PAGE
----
- An X-ray is used to identify the right disc(s) and right vertebra(e) to be removed.
- The surgeon then removes discs both above and below the damaged vertebra, followed the removal of the damaged vertebrae all the way back to the decompression, This procedure, called decompression, relieves the pressure on the spinal cord and nerves.
- Any bone spurs found sticking off the back of the vertebra are removed as well, taking great care all the time not to damage the spinal cord and nerve roots.
The space created due to the removed vertebrae has to be filled up with an implant that will provide strength and stability to the spine.
One type of implant is a structural bone graft or a strut graft. This is a piece of bone 1-2 inches in length taken from the pelvis or the leg bones of the patient (autograft) or from a bone bank (allograft). The strut graft is inserted into the available space in the spinal column and is fixed in place with titanium screws and plates. The bone graft will hold the remaining vertebrae apart and as it heals, it will eventually fuse, or grow together with the bone that is native to the area. Good bony fusion is important for long-term spinal stability.
Another type of implant is a cage or an artificial (manufactured) implant that can be inserted into the space and fixed in place with screws and plates. Cages are made completely of materials like titanium, ceramic, or man-made bone. Small bone grafts typically taken directly from the removed vertebra are used to help achieve fusion between the cage and the bone of the spinal column.
An internal fixation is sometimes necessary to hold the vertebra and the bone graft in place for which a metal plate is placed on the front of the spine and is attached to both the remaining vertebrae and the strut graft with metal screws.
The incision is then closed with sutures and dressed with a small gauze bandage. A drain will be left behind to drain off excess fluid.
Waking up from Anesthesia – Once the surgery is over, you will wake up and the tube down the wind pipe will be removed. You will be asked to open your eyes before the tube is removed. You will be sedated and the voice of the anesthetist may be faint. Once the tube is out, you may have cough and sometimes nausea.
There may be a tube going into the stomach called a nasogastric or Ryle’s tube to keep it empty. There will also be an intravenous line. You will remain on oxygen. Once fully awake, you will be shifted on the trolley and taken to the recovery room.
Recovery after CorpectomyRecovery room – In the recovery room, a nurse will monitor your vitals and observe you for an hour or two before shifting you to the room or a ward.
Painkillers may be prescribed depending on the extent of the pain.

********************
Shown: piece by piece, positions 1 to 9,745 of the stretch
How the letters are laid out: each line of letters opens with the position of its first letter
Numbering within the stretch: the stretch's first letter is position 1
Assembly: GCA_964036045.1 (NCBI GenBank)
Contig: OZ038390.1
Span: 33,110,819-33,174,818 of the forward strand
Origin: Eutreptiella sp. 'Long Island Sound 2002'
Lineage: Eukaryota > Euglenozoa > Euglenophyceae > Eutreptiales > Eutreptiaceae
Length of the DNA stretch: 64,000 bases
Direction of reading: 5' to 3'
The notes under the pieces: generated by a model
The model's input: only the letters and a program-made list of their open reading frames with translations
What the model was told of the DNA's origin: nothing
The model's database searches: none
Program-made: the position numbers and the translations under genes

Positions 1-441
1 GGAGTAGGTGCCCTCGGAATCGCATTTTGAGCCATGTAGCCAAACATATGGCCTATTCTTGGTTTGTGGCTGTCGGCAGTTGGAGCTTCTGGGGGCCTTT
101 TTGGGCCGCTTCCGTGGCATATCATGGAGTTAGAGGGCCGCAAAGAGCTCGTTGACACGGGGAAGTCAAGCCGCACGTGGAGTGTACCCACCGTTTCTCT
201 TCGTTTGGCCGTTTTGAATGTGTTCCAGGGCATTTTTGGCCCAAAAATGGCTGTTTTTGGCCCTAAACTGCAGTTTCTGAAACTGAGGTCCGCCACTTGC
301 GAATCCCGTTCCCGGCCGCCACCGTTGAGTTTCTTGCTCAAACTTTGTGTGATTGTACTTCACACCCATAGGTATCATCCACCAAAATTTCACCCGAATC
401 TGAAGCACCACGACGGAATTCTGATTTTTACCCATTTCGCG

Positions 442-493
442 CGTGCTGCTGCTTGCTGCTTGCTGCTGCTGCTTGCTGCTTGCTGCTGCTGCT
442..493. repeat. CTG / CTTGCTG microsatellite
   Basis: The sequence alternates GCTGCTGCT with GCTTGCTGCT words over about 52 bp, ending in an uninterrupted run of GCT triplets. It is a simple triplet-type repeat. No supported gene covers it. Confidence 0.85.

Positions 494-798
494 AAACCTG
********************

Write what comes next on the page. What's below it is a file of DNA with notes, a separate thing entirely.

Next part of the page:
Post-operative recovery - You will remain in the hospital for a few days following the procedure. Intravenous lines for fluids and drugs will continue for a few days till you start eating normally.
You will probably be restricted to minimal activity during the early healing phases following the surgery.
A halo jacket will be used to hold your head perfectly still while the healing occurs and the vertebrae fuse. However, while you are in a halo jacket, you will not be able to do much rehabilitation.
You should work to keep your arm and leg strength intact.
A physical therapist will help you with an exercise routine.
DVT Prophylaxis – Early movement of your legs and some mobilization prevents DVT or deep vein thrombosis, where a clot is formed in the deep veins of the legs. The clot can travel up to the lungs and even be fatal. Other measures like small dose of heparin and special stockings may also be used to prevent DVT.
Chest physiotherapy maybe started after 24 hours to prevent chest infection.
Once the fusion is healed, you may progress on to a more vigorous rehabilitation program.
What are the Complications of Corpectomy?Possible complications of corpectomy include the following:
- Failure to relive symptoms with persistence or increase of pain after the operation.
- Excessive bleeding.
- Infections occur in less than 1% of spinal surgeries and are of two kinds. Superficial or skin incisions are caused when the wound does not heal. It causes flu-like symptoms and can be treated with antibiotics. Deep wounds involving the spinal cord and vertebrae need additional operations to drain the infection and maybe remove the screws and plates.
- Hardware fracture can occur when the hardware used in the procedure break before the surgical site is completely healed.. Hardware fracture could result in broken or loosened plates and screws.
- Implant migration (graft displacement) can occur where the implant moves away from the attached position. If it moves too far, it may not be able to do its job of stabilizing the two vertebrae and, by moving in a direction towards the spine or large vessels, may damage these structures.
- Increased risk of damage to the spinal cord or nerve roots (nerve injury) which could result in paralysis.
- Degeneration of the intervertebral disks above or below the surgery level is known as transitional syndrome and is due to stress on the spinal segment adjacent to where the operation has taken place. Over time, this can lead to increased wear and tear to this segment, eventually causing pain
- Pseudoarthrosis, or motion between the two bones that should have been fused together, that results in continued pain.
- Difficulty in swallowing, soreness, voice changes and breathing difficulty in anterior cervical spine operations.
- Hip pain if the bone graft was obtained from the hip
- Nonunion of the spinal fusion